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Language Barrier Becoming A Problem For Dodge City Police
09/23/2010
 

Dodge City is not the Wild West town it once was and it has modern lawmen looking to better understand its citizens.

Police work in Dodge City isn’t just about investigating crimes. Sometimes officers have to investigate someone’s culture.

"We have a very populated city with Hispanics, not just Spanish speaking ones, but other languages,” said Leslie Fisher, Hispanic outreach officer.

Particularly on the east side of town, which is now home to a growing population of immigrants from Somalia and Guatemala. The growing diversity has created concerns for police dealing with the language barrier.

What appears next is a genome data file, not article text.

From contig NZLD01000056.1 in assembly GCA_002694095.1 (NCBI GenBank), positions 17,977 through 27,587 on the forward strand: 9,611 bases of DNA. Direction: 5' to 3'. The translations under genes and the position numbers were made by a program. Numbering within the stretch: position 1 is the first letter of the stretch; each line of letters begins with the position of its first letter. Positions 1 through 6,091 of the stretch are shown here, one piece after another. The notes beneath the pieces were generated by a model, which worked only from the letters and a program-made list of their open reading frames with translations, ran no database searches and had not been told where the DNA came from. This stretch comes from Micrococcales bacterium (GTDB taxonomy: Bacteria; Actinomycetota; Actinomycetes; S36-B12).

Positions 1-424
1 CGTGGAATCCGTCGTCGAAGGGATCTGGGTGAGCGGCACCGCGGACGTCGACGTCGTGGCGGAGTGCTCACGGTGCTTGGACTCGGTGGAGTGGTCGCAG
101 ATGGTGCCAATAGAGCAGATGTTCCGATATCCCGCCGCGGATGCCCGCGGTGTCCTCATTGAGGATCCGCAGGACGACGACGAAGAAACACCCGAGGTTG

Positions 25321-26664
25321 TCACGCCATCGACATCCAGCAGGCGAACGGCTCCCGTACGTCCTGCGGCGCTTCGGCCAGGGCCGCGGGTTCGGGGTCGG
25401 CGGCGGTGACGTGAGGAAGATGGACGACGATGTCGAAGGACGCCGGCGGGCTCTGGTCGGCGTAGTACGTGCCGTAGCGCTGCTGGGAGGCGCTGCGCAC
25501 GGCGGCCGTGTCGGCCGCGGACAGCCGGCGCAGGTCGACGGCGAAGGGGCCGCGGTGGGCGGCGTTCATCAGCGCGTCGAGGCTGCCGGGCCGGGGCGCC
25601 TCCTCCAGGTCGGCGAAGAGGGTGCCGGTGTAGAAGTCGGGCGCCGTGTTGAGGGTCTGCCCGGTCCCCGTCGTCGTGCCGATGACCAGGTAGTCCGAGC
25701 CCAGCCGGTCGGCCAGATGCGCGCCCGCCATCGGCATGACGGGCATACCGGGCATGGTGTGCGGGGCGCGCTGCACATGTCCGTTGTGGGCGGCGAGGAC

A routine traffic stop can take hours and understanding a call for help might take three to four people to translate. Police say translators are essential in not only finding suspects but in helping victims. Investigations can easily be delayed hours by waiting for the right translators.

“There's people out there trying to victimize them, they see them as easy targets,” said Fisher.

Police say often times recent immigrants don’t trust our banking systems, so they keep their cash on them.

“They keep it on them, traveling by foot, they have the money with them, often $700 to $800,” said Fisher.

Translators also would help fight an active gang problem in Dodge City by getting investigator quick, accurate information, helping to solve crime with the spoken word

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